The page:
Pete Carr has a great beginners guide on HDR that uses Photomatix software to create the HDR image and do the tonemapping. Ryan McGinnis has a nice post too. There's other software you can use - Panotools has a nice wiki summary. I downloaded the free trial of Photomatix and have produced a couple of images - terrible, but you can see the potential. I've set my Nikon D50 to bracket at +/-2EV and used the three images to generate the HDR. I also had to lock the ISO rating at 200 (the lowest setting), and now realise I'll have to work in apeture priority mode to get around depth-of-field issues. Even at ISO 200 I can see noise artifacts, and Photomatix can quickly generate its own artifacts as you adjust settings. But even at default settings the resulting image has amazing tonal depth.

If anyone has advice on software, techniques or how to get the best results with HDR let me know.

Monday, March 17, 2008

PR for PR

Just got back from Puerto Rico - it was awesome. We stayed with friends at the Copamarina Resort near Guanica, in the south of the island. You can read my review here, and see pictures at Flickr.

Wednesday, February 13, 2008


Although I was born in England, I've lived most of my adult life in the US, but never as a citizen: I'm a Legal Permanent Resident with a 'green card', married to a US national. Last week, after a decade of internal debate, I made the decision to start the citizenship process.

Why? You can blame Obama, Clinton, McCain and the rest - the primaries have mostly infuriated me, but they've also made me realize that I can't be a passive critic anymore. And last weekend I found myself outside the local post office encouraging people to vote for a tax override to fund the school system - and I couldn't even vote myself. And my eldest daughter has dual citizenship, but my youngest is just a Yank. And so on...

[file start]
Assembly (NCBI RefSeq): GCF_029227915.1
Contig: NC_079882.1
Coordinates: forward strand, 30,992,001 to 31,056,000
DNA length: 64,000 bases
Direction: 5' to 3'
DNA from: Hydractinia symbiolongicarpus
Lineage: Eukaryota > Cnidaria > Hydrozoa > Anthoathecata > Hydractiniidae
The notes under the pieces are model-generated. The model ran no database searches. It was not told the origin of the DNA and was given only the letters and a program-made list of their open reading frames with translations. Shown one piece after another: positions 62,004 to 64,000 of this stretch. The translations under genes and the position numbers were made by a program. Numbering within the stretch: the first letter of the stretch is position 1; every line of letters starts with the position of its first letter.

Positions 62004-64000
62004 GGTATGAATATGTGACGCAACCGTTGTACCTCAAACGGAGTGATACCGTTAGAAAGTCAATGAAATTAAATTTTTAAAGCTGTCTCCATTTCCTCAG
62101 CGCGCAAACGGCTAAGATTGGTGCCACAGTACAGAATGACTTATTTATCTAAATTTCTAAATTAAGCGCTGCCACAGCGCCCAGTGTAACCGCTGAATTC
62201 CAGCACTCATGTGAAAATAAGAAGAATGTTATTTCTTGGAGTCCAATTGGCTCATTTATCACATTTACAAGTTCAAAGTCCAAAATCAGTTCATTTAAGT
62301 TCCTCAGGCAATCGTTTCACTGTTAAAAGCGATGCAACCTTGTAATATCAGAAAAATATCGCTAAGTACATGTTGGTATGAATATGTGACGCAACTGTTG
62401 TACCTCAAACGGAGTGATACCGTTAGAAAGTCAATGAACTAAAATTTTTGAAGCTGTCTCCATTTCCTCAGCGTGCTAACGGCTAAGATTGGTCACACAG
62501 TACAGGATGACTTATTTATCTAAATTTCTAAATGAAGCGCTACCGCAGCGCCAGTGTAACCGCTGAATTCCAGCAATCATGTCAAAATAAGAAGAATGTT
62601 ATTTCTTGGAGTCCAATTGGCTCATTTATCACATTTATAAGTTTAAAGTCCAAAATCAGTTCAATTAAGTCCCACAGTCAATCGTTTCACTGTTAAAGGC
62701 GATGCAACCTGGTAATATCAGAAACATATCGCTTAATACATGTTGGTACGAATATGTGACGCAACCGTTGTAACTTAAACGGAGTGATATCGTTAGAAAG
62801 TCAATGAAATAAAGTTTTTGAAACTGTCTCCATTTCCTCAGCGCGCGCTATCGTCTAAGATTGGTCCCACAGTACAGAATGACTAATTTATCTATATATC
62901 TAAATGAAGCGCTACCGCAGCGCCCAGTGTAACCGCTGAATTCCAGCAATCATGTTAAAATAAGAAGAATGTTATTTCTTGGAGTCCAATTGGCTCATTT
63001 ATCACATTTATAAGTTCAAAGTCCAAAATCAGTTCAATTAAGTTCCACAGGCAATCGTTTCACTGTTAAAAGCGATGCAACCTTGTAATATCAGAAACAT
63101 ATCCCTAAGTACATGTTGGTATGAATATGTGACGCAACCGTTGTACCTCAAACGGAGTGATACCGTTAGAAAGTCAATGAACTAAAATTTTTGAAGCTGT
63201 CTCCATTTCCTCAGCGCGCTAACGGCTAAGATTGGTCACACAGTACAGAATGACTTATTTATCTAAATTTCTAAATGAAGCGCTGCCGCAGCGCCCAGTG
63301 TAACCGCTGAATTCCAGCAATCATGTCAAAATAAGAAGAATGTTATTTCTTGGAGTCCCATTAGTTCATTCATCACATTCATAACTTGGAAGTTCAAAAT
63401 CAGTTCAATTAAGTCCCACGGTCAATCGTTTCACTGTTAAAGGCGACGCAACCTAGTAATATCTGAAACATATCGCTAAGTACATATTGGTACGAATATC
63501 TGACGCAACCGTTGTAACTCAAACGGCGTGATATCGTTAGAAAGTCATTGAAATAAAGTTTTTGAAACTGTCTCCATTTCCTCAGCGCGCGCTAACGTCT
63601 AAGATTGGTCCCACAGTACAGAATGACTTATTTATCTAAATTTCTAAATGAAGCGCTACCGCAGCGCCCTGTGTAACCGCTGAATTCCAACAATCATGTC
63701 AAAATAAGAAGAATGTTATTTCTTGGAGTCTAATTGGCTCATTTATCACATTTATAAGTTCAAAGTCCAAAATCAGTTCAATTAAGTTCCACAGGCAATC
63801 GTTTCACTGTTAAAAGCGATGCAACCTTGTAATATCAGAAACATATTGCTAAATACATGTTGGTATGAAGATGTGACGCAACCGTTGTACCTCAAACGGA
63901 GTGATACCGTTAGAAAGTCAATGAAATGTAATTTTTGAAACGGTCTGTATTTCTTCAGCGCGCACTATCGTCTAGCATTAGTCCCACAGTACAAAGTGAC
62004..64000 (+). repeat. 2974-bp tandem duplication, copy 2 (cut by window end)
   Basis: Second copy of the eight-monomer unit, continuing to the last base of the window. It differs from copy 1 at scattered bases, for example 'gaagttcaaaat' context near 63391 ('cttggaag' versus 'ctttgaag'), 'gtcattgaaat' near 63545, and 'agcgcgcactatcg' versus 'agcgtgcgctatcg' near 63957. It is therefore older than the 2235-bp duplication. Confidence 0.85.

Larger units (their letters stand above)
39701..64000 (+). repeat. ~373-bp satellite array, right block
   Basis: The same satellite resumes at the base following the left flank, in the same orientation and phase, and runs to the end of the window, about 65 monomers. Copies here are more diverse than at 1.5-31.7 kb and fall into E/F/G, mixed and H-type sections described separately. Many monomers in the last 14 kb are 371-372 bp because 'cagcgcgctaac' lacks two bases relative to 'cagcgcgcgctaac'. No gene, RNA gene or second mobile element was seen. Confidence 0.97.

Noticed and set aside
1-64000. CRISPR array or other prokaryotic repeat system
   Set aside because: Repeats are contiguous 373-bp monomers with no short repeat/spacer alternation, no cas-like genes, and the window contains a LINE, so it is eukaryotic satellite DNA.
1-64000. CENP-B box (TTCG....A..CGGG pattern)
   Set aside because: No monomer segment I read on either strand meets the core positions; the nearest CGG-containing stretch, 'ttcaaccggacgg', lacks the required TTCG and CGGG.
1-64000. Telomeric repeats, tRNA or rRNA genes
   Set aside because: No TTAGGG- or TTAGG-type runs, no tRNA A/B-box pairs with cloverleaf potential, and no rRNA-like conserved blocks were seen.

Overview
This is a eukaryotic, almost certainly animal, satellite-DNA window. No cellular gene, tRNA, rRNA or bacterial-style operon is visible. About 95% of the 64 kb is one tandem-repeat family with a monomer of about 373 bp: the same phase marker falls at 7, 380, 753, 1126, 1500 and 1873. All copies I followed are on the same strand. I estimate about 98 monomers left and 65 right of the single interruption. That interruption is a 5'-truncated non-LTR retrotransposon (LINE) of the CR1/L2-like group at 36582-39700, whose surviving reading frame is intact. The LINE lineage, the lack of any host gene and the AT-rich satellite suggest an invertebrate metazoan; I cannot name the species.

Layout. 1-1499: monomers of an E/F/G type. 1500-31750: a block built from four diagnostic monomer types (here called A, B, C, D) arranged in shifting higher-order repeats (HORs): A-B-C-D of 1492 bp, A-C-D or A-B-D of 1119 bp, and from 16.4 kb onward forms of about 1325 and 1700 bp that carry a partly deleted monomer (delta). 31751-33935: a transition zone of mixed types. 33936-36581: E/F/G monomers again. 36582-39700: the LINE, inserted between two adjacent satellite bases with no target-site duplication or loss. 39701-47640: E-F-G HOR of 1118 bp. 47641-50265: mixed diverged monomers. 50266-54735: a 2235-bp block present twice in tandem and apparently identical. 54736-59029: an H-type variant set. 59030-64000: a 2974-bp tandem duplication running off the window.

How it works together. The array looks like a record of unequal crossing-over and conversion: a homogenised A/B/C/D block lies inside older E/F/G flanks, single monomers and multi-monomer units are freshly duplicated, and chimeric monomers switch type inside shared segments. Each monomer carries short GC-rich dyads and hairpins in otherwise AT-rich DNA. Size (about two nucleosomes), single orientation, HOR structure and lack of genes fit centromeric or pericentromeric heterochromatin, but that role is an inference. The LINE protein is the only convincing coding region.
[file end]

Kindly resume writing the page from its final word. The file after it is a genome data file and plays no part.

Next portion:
So I visited the INS website and downloaded the mammoth forms I need to complete. It all reminded me of my original application for permanant resident status over 20 years ago: I was surprised they still asked "if you are, or have ever been, a member of a communist party." Seem a little anachronistic to you?

I also discovered I need to get a move on. I want to vote in the election this year, but I've been told the process can take 6 months to complete. And cost $600. And I have to pass a test.

I'll keep you posted on my progress - and let me know if you've experienced this firsthand.

Tuesday, February 5, 2008

Heathrow Sucks

I'm traveling in the UK this week and despite my best attempts I'm flying through Heathrow thrice.

I agree with many others - Heathrow pretty much sucks. Too big, too busy, and too disorganized. Even the bits that work well, like the train shuttle to Paddington in central London, doesn't really make traveling easier. Paddington connects with the London Underground, where you quickly grind to a dimly-lit halt somewhere short of Kings Cross.

I'm so glad I don't commute in London anymore.

Friday, February 1, 2008

Murder Plots

Last entry I ranted about the hapless New York Times' reports on the murder rates among Iraq veterans, and about the overall murder rate in the US.

All of which brought me to the NationMaster website, which collects national statistics on everything from population density to levels of happiness. On the murder front, they rank the US at #24, far and away the leader among western democracies. They also show what correlates with the national murder rates of all countries, implying that abortion, oil wealth, and early mortality are all associated with murder. Now pointing out that early mortality is linked to murder might be the same as pointing out that a lack of food is related to starvation, but the rest is worth review.

Correlation is not causation, of course. To say that murder and oil wealth are positively correlated, simply means that they vary together: as overall oil wealth rises, so often does the murder rate. There’s no way to know if either one causes the other to occur, or if there is actually no causal relationship. For example, it’s entirely possible that some underlying third variable is ‘causing’ both these variables to change. And there’s no guarantee that the correlation infers a linear relationship between the two variables – they could easily have a much more complex relationship. Isolating two things and seeing how they work together is interesting but usually artificial, and ignores the complexity of real life.